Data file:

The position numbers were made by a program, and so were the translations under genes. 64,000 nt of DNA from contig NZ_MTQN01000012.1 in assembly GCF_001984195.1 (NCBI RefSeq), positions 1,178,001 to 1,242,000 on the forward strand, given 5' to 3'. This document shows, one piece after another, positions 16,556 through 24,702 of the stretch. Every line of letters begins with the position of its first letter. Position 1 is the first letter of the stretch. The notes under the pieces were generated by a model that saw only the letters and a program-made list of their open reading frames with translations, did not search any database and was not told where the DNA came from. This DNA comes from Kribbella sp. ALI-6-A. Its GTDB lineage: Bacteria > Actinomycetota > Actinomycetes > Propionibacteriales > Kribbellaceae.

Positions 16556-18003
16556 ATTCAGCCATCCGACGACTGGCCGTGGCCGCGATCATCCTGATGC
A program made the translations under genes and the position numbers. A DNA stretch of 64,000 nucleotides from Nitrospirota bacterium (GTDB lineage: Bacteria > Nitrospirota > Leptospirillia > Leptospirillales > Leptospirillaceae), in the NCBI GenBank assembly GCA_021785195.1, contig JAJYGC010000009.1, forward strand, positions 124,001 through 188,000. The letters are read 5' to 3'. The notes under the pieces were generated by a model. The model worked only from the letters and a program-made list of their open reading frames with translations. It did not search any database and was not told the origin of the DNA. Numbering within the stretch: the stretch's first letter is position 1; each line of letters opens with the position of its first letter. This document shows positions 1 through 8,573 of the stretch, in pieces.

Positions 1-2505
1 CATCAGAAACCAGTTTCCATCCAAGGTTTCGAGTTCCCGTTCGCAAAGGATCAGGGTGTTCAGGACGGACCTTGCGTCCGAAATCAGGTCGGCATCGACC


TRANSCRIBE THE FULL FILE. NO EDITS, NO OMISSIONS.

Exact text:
The position numbers were made by a program, and so were the translations under genes. 64,000 nt of DNA from contig NZ_MTQN01000012.1 in assembly GCF_001984195.1 (NCBI RefSeq), positions 1,178,001 to 1,242,000 on the forward strand, given 5' to 3'. This document shows, one piece after another, positions 16,556 through 24,702 of the stretch. Every line of letters begins with the position of its first letter. Position 1 is the first letter of the stretch. The notes under the pieces were generated by a model that saw only the letters and a program-made list of their open reading frames with translations, did not search any database and was not told where the DNA came from. This DNA comes from Kribbella sp. ALI-6-A. Its GTDB lineage: Bacteria > Actinomycetota > Actinomycetes > Propionibacteriales > Kribbellaceae.

Positions 16556-18003
16556 ATTCAGCCATCCGACGACTGGCCGTGGCCGCGATCATCCTGATGC
A program made the translations under genes and the position numbers. A DNA stretch of 64,000 nucleotides from Nitrospirota bacterium (GTDB lineage: Bacteria > Nitrospirota > Leptospirillia > Leptospirillales > Leptospirillaceae), in the NCBI GenBank assembly GCA_021785195.1, contig JAJYGC010000009.1, forward strand, positions 124,001 through 188,000. The letters are read 5' to 3'. The notes under the pieces were generated by a model. The model worked only from the letters and a program-made list of their open reading frames with translations. It did not search any database and was not told the origin of the DNA. Numbering within the stretch: the stretch's first letter is position 1; each line of letters opens with the position of its first letter. This document shows positions 1 through 8,573 of the stretch, in pieces.

Positions 1-2505
1 CATCAGAAACCAGTTTCCATCCAAGGTTTCGAGTTCCCGTTCGCAAAGGATCAGGGTGTTCAGGACGGACCTTGCGTCCGAAATCAGGTCGGCATCGACC